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Gaming computers

Water cooling block for RTX 2080 Ti

The 2080 Ti is a rockstar. No wonder a lot of gamers still use one. The 30-series might have its bells and whistles, but the 2080 Ti is a true powerhouse. As such, it’s also a heat production machine. Is air cooling not sufficient for your needs? Well then, fret not. Let’s go over the water cooling blocks for RTX 2080 Ti that are properly tested to work wonders.

EKWB, Corsair, Phanteks, Bitspower, Watercool, and on and on. So many options. Here are 9 series that you should limit your search to:

  1. The EK Vector series
  2. Phanteks Glacier series
  3. EVG HydroCopper series
  4. Bitspower Lotan series
  5. Alphacool Eisblock GPX-N series
  6. Thermaltake Pacific V-RTX series
  7. AquaComputers Kryographics series
  8. Watercool Heatkiller IV series
  9. XSPC Razer Neo series

Apart from these, Barrow and Bykski also manufacture some great water blocks for both, the partner versions and the FE of the RTX 2080 Ti. However, there are availability issues with them both.

Hopefully, you’re going to have plenty of options between the official sites, Amazon, eBay, Newegg, Best Buy, and any other shops you have in your region.

This article is a part of a series on water blocks and water cooling in general. Start with an explanation of all terms such as water block, loop, liquid cooling, coolant, etc.: Water cooling dictionary What is a water block – Gamer’s guide Water block price for PC cooling Is a water block worth it? Are water coolers better than fans? Is liquid cooling worth it? What does a CPU water block do? Also read if applicable: Water cooling block for RTX 3080 | Water cooling block for RTX 2080 Ti | Water cooling block for RX 5700 XT | Water cooling block for RX 580

Great 2080 Ti water blocks tested for performance

EKWB RTX 2080 Ti water block
EKWB RTX 2080 Ti water block.

I haven’t had the time to test these all, but I’ve owned a 2080 Ti for over a couple of years now before moving to 3080 and I’ve used some pretty decent water blocks. Here’s a list of great options.

  • Phanteks Glacier water blocks for RTX 2080 Ti: Phanteks Glacier is a time-tested water block. The FE costs $140-ish and the one for ASUS ROG Strix costs close to $200. Available in black and chrome, these don’t have RGB lighting.
  • EKWB EK-Quantum Vector water blockshave RGB. They also offer a superior build and design. These cost around $180-200. You can get the one for the ROG Strix easily.
  • Corsair Hydro X Series for the 2080 Ti FE is one of the best, most cost-effective water blocks out there. Costing $130, it does the job perfectly well. The XG7 RGB version costs even less, around $80.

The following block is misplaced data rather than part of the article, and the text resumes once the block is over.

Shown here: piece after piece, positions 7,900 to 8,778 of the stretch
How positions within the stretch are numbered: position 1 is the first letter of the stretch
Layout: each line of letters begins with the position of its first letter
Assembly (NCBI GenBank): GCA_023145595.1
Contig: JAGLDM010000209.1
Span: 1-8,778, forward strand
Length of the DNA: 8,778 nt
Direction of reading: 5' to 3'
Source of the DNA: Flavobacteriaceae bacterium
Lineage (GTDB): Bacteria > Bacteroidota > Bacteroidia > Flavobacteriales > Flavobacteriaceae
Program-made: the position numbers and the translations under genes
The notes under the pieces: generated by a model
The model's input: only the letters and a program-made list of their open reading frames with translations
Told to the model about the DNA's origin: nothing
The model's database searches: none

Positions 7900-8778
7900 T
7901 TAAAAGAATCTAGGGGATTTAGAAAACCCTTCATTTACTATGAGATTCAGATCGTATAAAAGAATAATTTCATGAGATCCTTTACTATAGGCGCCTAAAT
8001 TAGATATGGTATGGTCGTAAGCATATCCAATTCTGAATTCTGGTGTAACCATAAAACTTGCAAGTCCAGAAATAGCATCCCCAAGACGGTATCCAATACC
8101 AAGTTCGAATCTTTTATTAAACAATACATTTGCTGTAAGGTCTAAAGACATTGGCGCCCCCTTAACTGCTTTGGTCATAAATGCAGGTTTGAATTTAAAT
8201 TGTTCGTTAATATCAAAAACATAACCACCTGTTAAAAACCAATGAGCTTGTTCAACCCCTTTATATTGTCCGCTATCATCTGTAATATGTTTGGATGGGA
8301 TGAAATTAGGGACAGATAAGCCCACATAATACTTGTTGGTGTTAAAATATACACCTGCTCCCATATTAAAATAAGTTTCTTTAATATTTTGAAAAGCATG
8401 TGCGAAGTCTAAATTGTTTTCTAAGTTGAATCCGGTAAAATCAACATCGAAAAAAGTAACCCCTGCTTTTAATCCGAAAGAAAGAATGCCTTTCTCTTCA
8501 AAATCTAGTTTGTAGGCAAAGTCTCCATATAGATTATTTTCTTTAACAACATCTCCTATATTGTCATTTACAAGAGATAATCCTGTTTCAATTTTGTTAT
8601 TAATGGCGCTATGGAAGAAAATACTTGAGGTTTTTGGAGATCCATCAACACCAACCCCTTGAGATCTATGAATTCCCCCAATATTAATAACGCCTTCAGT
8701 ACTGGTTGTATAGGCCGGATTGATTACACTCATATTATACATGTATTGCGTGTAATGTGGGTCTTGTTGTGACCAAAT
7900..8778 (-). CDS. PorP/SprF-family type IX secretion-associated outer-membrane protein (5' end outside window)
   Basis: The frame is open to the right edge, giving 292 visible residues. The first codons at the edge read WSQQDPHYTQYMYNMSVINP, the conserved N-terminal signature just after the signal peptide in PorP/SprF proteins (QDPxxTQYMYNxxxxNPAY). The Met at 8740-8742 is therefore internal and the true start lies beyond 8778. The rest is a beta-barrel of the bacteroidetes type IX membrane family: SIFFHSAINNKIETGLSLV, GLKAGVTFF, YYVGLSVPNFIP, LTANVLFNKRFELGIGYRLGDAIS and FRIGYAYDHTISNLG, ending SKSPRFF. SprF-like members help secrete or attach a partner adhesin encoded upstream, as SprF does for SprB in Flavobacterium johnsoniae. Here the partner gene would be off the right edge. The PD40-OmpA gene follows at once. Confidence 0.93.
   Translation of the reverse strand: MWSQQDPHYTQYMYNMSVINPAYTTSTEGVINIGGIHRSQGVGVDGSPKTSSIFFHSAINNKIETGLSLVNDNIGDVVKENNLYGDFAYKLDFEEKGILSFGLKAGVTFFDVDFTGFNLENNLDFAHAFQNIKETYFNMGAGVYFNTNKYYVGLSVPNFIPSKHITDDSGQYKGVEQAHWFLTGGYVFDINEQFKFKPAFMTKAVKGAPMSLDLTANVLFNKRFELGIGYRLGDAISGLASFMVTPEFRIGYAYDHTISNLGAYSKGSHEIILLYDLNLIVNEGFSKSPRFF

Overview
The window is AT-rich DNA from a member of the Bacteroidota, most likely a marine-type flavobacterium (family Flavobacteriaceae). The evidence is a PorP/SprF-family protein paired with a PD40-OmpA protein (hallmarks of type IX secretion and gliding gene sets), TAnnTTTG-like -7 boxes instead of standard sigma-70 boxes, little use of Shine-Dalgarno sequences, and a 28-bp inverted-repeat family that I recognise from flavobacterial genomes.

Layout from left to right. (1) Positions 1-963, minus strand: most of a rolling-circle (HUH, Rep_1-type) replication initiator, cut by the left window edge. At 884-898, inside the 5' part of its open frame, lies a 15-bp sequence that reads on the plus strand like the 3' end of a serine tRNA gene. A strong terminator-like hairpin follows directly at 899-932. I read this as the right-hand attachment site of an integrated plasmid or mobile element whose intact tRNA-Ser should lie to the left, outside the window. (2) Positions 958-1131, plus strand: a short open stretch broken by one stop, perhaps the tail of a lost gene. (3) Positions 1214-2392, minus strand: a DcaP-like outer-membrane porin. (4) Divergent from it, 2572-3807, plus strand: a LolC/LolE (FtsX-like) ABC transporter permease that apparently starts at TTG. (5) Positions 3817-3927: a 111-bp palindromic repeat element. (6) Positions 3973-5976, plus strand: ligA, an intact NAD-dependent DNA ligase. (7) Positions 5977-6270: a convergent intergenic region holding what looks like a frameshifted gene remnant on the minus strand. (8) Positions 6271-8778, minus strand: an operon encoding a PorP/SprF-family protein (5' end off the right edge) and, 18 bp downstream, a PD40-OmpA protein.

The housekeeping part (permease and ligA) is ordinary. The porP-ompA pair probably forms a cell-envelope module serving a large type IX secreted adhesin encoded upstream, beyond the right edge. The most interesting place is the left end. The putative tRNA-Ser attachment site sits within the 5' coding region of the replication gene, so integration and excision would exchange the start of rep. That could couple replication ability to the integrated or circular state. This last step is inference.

• Watercool Heatkiller IV for the RTX 2080 Ti costs $130-140 on the lower end and has one of the best performances among the leading water blocks. Higher-end models of the Heatkiller IV (different colors, with RGB, different build material) can easily cost anywhere from $180 to upwards of $200.

So, what are your options for purchasing one?

Here’s a summarized rundown on the state and prices of water cooling blocks for the RTX 2080 Ti:

  • You can get your hands on a great Corsair or EKWB water block on eBay for around $120-180 depending on whether they are brand new or pre-owned. There are cheaper brand new options as well. Phanteks Glacier series is also highly available on eBay around $140-200 depending on whether it’s for the reference design or a partner design like the ASUS ROG Strix.
  • You can find plenty of EKWB water blocks on Newegg ranging from $140-180. The EK-Quantum Vector series is especially reliable.

Please pay attention to the availability

Availability is something you should always pay attention to. For example, Bitspower is a Taiwan-based company. They’re selling the Lotan Series VGA water block for the MSI RTX 2080 Ti Lightning Z at NT$ 5,150, which roughly translates to $184. This exact same product was listed on Newegg for US customers at a whopping $944 (US shipping).

Lesson? You should check the original manufacturer’s website just in case. If there’s a huge discrepancy then it’s a supply and demand issue on your end. Better go for some other product that’s not marred with availability issues. You might end up saving a fortune.

By Earl "sloth" Richards

Earl is a big-time FPS lover. Since his childhood, he has found peace amid the sounds of bullets and explosions. Currently a Legendary Eagle Master in CS:GO, he fails to believe anything can be superior to his beloved title (except, of course, being a Supreme Master First Glass or a Global Elite). He’s recently got his shooting skills more versatile by becoming quite the professional in Rainbow Six Siege and Overwatch as well.